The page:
Kyle Fulghum is a 5th year PhD student studying Physiology, and is set to graduate this Fall 2022.
Q: What is your educational background?
A: I graduated with a bachelor’s degree in biological chemistry from Evangel University in Springfield, MO. Then, I completed a master’s degree in cell and molecular biology at Missouri State University, where my thesis work investigated the effects of aerobic capacity on systemic insulin sensitivity and skeletal muscle insulin signaling.
Q: What brought you to the University of Louisville?
A: I initially moved from Missouri to work as a research technician at the University of Louisville. For a little over two years, I worked in the Diabetes and Obesity Center investigating the effects of airborne toxins on cardiovascular function. Because the department was renowned in the field of cardiology, I joined the PhD program in physiology and developed a project that combined my passion for exercise science with cardiovascular medicine.
Q: What is your specific area of research and why does it interest you?
A: I currently study how exercise-induced changes in cardiac metabolism promote physiological growth of the heart. I have always been involved in sports, and as I began competing less, my interests moved from improving sports performance to fully understanding why exercise promotes health and how it can be optimized to reduce disease risk.
Q: How do you think this advanced degree will change your role in society?
A: My training so far has challenged me to think creatively, logically, and strategically to answer important questions related to health. Having a PhD allows me to use these skills in effective and meaningful ways to promote healthier lifestyles and identify strategies that could have widespread impact.
Q: What are your long term goals or aspirations?
A: One long-term goal I have is to open a gym that would utilize innovative technologies to inform technique and personalize training programs for athletes.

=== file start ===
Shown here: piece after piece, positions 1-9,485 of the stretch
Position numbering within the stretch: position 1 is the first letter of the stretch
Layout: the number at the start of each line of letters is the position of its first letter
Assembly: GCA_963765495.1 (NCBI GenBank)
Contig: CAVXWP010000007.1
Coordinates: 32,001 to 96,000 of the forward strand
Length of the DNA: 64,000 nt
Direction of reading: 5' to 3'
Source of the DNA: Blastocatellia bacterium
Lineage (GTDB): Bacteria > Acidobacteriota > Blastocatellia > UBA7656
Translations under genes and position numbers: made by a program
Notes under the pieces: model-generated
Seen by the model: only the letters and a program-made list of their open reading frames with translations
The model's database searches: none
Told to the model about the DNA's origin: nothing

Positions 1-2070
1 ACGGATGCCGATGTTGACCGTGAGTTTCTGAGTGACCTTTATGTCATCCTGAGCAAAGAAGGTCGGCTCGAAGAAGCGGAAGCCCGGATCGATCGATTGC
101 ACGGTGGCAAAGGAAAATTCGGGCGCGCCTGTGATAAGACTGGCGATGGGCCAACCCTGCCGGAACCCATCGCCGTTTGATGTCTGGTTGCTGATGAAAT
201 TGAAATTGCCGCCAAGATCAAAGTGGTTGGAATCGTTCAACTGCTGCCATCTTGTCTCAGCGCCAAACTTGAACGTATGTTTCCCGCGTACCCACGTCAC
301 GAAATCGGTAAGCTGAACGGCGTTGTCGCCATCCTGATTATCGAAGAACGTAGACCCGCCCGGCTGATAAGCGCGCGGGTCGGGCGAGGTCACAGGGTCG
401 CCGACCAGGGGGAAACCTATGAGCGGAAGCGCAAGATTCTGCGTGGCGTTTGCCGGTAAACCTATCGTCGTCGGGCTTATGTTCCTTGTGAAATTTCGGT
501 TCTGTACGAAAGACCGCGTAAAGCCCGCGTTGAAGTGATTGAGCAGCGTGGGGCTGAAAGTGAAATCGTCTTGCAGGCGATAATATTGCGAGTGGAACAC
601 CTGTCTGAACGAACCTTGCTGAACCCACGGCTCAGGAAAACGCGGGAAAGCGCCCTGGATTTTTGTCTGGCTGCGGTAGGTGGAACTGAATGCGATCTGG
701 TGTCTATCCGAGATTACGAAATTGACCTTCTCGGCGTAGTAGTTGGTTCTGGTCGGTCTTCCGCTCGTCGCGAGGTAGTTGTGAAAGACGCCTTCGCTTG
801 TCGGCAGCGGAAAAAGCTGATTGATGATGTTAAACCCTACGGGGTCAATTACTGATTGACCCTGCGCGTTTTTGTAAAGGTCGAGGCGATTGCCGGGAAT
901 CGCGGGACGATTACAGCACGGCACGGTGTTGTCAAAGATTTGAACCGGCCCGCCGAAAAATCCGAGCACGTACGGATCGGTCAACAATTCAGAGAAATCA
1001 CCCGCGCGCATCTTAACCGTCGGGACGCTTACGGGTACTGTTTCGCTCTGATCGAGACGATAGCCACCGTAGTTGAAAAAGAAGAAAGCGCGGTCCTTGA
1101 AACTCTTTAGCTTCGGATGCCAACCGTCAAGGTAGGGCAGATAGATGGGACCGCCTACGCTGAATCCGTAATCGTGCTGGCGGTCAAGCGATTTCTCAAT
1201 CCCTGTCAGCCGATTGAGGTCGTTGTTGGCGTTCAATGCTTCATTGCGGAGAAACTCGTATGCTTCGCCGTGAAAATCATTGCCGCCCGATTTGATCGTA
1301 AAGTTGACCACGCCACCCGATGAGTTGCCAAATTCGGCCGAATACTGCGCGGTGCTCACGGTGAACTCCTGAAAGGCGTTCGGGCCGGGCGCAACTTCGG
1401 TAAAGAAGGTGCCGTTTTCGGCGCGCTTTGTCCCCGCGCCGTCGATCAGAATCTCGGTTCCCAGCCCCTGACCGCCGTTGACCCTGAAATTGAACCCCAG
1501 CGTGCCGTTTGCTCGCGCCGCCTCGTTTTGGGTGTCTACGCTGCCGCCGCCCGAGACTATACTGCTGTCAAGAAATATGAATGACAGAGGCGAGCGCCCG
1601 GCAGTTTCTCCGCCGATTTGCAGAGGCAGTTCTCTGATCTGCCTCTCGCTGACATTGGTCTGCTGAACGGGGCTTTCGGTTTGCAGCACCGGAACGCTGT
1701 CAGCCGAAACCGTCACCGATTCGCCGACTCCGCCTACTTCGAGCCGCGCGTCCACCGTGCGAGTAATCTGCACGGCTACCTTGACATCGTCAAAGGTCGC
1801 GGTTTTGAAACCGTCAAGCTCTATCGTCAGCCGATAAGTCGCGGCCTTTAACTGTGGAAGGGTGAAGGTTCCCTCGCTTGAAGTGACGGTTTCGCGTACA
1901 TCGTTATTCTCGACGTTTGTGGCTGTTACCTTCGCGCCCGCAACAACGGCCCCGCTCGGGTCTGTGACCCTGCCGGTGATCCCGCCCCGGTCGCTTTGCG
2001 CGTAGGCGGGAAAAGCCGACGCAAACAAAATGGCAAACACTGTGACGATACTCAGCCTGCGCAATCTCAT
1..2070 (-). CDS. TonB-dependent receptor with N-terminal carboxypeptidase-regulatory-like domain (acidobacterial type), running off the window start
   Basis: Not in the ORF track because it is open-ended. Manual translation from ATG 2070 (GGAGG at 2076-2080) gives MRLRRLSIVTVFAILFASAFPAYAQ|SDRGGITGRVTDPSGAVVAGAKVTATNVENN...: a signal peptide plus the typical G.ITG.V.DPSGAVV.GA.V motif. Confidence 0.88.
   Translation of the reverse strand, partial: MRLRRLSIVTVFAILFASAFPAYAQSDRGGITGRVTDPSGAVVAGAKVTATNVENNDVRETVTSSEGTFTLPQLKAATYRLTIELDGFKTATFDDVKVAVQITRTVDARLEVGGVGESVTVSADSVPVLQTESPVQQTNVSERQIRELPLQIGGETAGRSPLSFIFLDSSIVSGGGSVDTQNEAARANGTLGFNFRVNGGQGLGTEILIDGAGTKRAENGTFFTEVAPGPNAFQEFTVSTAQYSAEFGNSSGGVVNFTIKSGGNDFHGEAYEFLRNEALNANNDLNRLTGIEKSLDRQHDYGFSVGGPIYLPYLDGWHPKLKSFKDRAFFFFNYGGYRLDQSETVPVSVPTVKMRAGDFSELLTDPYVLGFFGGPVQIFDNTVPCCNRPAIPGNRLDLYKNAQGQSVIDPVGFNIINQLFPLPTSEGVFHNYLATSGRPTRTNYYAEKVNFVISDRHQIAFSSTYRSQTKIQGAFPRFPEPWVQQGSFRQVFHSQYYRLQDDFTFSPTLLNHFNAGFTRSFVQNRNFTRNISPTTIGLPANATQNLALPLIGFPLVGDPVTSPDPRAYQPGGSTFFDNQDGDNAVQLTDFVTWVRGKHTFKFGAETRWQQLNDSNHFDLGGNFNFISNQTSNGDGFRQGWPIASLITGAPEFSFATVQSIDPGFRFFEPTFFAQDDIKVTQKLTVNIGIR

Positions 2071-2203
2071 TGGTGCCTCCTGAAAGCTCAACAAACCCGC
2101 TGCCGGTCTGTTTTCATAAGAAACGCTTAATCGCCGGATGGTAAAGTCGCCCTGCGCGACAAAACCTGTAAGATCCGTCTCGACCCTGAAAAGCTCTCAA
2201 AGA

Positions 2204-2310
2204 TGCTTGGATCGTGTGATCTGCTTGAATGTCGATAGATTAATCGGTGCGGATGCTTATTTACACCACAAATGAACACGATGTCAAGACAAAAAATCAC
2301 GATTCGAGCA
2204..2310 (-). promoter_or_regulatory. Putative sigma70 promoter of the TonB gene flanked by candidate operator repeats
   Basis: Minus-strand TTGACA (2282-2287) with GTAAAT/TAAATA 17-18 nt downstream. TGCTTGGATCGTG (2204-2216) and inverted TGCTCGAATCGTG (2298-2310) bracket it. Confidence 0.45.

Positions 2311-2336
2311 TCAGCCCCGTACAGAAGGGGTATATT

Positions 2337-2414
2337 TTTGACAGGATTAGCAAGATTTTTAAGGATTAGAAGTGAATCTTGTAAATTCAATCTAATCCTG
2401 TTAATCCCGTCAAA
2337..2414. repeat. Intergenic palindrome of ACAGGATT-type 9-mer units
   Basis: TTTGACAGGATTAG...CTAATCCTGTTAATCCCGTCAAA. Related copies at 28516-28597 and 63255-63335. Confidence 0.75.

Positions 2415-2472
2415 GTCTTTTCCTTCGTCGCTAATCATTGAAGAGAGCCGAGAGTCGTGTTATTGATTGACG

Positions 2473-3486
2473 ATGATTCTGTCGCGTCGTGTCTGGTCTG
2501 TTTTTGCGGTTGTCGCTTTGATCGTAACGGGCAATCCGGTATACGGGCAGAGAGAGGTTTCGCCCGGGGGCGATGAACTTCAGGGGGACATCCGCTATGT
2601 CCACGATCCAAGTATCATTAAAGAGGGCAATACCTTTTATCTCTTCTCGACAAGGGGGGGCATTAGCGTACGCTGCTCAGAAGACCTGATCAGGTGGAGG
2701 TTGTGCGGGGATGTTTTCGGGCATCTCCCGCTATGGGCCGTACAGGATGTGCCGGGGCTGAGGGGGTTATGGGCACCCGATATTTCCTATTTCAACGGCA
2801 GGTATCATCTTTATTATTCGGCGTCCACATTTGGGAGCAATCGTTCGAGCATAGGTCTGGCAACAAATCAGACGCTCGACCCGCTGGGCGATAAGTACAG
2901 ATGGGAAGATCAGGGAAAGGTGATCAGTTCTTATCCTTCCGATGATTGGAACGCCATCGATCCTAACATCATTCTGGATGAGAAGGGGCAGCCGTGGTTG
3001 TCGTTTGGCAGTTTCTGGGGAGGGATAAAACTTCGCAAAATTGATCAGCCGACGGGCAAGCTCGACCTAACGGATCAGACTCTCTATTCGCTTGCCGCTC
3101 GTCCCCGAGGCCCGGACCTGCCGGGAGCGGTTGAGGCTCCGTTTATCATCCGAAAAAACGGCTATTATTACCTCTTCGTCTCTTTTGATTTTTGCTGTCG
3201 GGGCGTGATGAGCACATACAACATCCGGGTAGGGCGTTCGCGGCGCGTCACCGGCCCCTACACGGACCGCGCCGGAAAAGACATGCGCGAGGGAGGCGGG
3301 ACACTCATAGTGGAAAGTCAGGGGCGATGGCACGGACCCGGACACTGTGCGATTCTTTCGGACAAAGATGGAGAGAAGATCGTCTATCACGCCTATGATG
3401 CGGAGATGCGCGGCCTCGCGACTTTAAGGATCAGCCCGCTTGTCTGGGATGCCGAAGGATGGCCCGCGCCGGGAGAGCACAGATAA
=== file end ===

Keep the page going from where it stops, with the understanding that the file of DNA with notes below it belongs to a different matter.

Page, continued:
Q: What accomplishment, academic or otherwise, are you most proud of?
A: Receiving an NIH F31 fellowship award, meaning that I had funding for my dissertation work.
Q: What has been your favorite part of the graduate school experience at UofL?
A: Meeting talented individuals from all over the world and getting the opportunities to train with them.
Q: What do you feel is the greatest challenge that graduate students face and how have you dealt with this challenge?
A: I think many students tend to feel overwhelmed with the pressure of graduate school at some point during their studies. There is some pressure to constantly think creatively, produce meaningful data, and publish findings while trying to maintain relationships and hobbies outside of a graduate program. While I think the pressure does challenge students to grow and maximize their potential, I have found it helpful to be honest with my capabilities and to be intentional in how I decide to use my time.
Awards, honors, publications:
- NIH F31 Predoctoral Fellowship
- 2022 SHVM Early Investigator Award
- Graduate Student Travel Award
- 9 peer-reviewed articles
- 1 co-authored textbook chapter
A talent you have always wanted: To be a music prodigy. I love music.
Favorite book: I enjoy reading any kind of philosophy, self-help, or psychology.
Favorite quote: “To give anything less than your best is to sacrifice the gift.” - Steve Prefontaine
Role model: I look up to my parents a lot.
Favorite vacation destination: San Diego is one of my favorite places.
If you weren’t in graduate school, what would you be doing now?
I would probably be working in a gym helping coach athletes in weightlifting.